By Kai Curry
NORTHWEST ASIAN WEEKLY
Sofia Aragon is not shy, nor is she dramatic. She chooses her words with poise. The current Burien mayor knows what’s important to her and her constituents, and she intends to carry those concerns forward should she win her bid in November for King County Council District 8.
Aragon’s term as mayor has straddled the worst years of COVID-19, and the recovery. As mayor, she has seen the defunding of the police in King County and the rising complaints about crime and homelessness. She has witnessed inequities in healthcare of minority communities who experienced high rates of hospitalization and death from COVID-19 during the pandemic.
Change takes time. Ask Aragon if she is “soft on crime,” as some constituents have commented, and her eyes will widen in surprise.
“I have priorities in terms of adequate public safety. There are significant shortages.” She has been instrumental in pushing forward initiatives to increase staffing and funds—but a lot of this will only roll out once she has gone. The term for mayor’s office in Burien is just two years, and the mayor is a part of a council—they do not act alone.
“I’ve done work particularly this year to solve a funding shortage that we have with regards to getting officers we need. We’ve been short-staffed.” Aragon worked with the city and the council to develop a ballot initiative and public safety funding that will be seen in the next budget cycle.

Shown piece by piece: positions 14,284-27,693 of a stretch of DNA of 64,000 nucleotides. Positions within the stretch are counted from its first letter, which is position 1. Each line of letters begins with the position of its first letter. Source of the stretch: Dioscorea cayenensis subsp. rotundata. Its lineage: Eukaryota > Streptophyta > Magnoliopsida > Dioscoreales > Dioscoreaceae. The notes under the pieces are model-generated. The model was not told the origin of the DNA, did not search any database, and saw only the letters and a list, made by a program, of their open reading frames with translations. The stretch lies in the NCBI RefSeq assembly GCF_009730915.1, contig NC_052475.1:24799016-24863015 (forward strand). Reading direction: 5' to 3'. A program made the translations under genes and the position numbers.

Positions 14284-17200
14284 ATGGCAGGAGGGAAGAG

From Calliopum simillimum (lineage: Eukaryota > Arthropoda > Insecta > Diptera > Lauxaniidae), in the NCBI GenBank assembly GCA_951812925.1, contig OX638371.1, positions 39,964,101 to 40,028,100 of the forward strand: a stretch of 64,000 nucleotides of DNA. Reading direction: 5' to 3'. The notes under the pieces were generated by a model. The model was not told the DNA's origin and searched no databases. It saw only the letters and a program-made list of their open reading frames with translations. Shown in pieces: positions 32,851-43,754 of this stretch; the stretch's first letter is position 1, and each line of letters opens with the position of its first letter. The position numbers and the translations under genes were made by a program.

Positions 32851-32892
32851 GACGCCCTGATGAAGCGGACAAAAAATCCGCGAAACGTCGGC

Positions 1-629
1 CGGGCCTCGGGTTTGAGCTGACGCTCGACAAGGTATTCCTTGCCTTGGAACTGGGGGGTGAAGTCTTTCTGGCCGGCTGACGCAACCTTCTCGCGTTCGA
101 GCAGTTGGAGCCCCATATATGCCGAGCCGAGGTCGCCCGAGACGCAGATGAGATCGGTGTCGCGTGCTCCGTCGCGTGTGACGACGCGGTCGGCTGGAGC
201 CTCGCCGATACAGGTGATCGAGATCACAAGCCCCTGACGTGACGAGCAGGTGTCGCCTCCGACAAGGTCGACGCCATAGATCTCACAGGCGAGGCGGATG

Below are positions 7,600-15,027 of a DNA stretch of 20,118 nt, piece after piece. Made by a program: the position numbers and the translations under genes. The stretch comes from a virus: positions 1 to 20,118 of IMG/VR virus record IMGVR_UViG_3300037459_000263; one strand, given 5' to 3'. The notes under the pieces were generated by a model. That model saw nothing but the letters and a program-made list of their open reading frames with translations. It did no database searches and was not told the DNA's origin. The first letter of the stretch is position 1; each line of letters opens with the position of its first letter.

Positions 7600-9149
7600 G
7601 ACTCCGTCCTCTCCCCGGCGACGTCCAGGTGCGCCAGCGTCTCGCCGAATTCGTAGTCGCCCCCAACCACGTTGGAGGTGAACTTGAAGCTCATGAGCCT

“Burien is served by the King County Sheriff,” she continued. “There are a lot of cities and also unincorporated areas that are served by the county. They all need adequate public safety. That’s something that I’ll definitely be advocating for on the Council.” One unincorporated area which Aragon looks after and will continue to look after is Vashon Island, where she “would assure more public participation regarding affordable housing and homelessness, to include “making sure the communities have equitable representation when it comes to zoning and permitting.”
Experience listening to many voices and working with many levels of government would serve Aragon on King County Council where “different lawmakers from local to state to federal…need to be engaged,” Aragon told the Weekly.